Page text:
All American Boys
Written by Jason Reynolds and Brendan Kiely
In this Coretta Scott King Honor Award–winning novel, two teens—one black, one white—grapple with the repercussions of a single violent act that leaves their school, their community, and, ultimately, the country bitterly divided by racial tension.
A bag of chips. That’s all sixteen-year-old Rashad is looking for at the corner bodega. What he finds instead is a fist-happy cop, Paul Galluzzo, who mistakes Rashad for a shoplifter, mistakes Rashad’s pleadings that he’s stolen nothing for belligerence, mistakes Rashad’s resistance to leave the bodega as resisting arrest, mistakes Rashad’s every flinch at every punch the cop throws as further resistance and refusal to STAY STILL as ordered. But how can you stay still when someone is pounding your face into the concrete pavement?
There were witnesses: Quinn Collins—a varsity basketball player and Rashad’s classmate who has been raised by Paul since his own father died in Afghanistan—and a video camera. Soon the beating is all over the news and Paul is getting threatened with accusations of prejudice and racial brutality. Quinn refuses to believe that the man who has basically been his savior could possibly be guilty. But then Rashad is absent. And absent again. And again. And the basketball team—half of whom are Rashad’s best friends—start to take sides. As does the school. And the town. Simmering tensions threaten to explode as Rashad and Quinn are forced to face decisions and consequences they had never considered before.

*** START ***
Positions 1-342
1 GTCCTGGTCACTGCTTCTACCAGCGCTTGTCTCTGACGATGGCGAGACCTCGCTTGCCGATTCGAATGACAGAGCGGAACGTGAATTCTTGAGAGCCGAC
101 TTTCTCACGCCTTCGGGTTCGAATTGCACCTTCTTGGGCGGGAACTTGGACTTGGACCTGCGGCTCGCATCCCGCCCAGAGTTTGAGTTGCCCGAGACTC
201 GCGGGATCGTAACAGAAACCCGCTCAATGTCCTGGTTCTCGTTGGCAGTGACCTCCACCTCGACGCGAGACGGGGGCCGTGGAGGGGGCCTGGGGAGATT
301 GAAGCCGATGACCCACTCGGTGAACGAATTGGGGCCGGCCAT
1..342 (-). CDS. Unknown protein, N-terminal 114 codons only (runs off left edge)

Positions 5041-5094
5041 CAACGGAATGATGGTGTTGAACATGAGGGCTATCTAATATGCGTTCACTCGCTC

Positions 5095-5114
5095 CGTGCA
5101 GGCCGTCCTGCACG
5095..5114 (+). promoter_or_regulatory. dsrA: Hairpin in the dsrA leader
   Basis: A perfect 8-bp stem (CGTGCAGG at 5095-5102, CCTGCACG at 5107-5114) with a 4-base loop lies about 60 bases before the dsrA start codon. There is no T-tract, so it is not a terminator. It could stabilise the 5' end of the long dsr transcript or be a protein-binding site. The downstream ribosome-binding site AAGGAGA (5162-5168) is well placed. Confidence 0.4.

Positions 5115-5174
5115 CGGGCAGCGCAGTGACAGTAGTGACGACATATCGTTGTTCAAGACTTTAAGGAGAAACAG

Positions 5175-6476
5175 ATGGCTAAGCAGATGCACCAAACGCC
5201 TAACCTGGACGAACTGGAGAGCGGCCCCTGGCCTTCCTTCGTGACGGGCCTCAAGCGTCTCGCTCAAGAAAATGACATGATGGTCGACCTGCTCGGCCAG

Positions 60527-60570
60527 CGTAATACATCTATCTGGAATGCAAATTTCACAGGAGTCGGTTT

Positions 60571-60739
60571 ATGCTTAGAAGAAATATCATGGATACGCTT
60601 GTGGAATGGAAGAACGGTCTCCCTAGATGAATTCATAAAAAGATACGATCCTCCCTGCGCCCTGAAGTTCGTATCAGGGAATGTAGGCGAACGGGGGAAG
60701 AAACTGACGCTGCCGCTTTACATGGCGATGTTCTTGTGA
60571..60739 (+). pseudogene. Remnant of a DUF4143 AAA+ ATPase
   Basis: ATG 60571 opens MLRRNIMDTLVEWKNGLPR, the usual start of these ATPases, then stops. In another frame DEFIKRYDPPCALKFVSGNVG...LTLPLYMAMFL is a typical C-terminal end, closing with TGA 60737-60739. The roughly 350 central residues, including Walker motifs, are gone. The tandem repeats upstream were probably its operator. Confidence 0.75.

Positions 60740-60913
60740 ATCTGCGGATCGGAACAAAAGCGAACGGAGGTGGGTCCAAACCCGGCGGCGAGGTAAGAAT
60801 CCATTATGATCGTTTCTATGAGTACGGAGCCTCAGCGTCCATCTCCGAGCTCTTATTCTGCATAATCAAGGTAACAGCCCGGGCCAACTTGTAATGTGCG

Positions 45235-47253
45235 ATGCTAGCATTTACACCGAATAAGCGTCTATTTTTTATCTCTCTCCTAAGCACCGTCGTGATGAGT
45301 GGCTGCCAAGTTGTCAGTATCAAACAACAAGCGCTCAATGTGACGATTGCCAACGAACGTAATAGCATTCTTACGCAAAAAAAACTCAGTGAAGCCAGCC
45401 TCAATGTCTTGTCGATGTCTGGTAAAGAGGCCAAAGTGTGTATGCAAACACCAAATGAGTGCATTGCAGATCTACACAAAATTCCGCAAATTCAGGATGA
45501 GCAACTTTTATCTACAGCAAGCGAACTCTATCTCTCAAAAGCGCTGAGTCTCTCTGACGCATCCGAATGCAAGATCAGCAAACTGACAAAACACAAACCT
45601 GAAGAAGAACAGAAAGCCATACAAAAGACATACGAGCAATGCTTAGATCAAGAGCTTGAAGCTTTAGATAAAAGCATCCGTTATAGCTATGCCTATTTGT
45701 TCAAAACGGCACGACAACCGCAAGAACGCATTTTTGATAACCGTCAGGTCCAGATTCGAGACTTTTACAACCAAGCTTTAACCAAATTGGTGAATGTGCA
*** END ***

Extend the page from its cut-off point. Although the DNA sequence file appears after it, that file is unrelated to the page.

Written in tandem by two award-winning authors, this four-starred reviews tour de force shares the alternating perspectives of Rashad and Quinn as the complications from that single violent moment, the type taken from the headlines, unfold and reverberate to highlight an unwelcome truth.
Primary Source Pairing:
“There’s this dude named Aaron Douglas. Scratch that. There was this dude named Aaron Douglas. A painter in the time of the Harlem Renaissance…Let me describe what his work looks like. Imagine The Lion King. But all the lions are people. Black people. So Simba and Mufasa, are, let’s say, a black king and prince. Now, imagine you are looking at them through the thickest fog ever. So think that you can’t make out any actual feature on their bodies, but you can still see their silhouettes…I knew the kind of art I wanted to start making.” Rashad, pages 141, 143-144.
Aaron Douglas’ art inspired Rashad. For this primary source pairing, invite students to analyze Aspects of Negro Life: From Slavery Through Reconstruction created by Aaron Douglas in 1934. Visit NYPL’s website to learn more about the four panels that are included in Douglas’ work.
Questions for Discussion:
- Describe what you see.
- What do you notice first?
- What people and objects are shown?
- How are they arranged?
- What is the physical setting?
- What’s happening in the image?
- What tools were used to create this?
- Why do you think Rashad liked the art of Aaron Douglas so much?
- How does Aaron Douglas’ artwork connect to Rashad’s story in All American Boys?
Book Cover and Summary: Follett
Aaron Douglas Aspects of Negro Life: Exhibitions NYPL
All American Boys Study Guide, created by Simon and Schuster
Black Lives Matter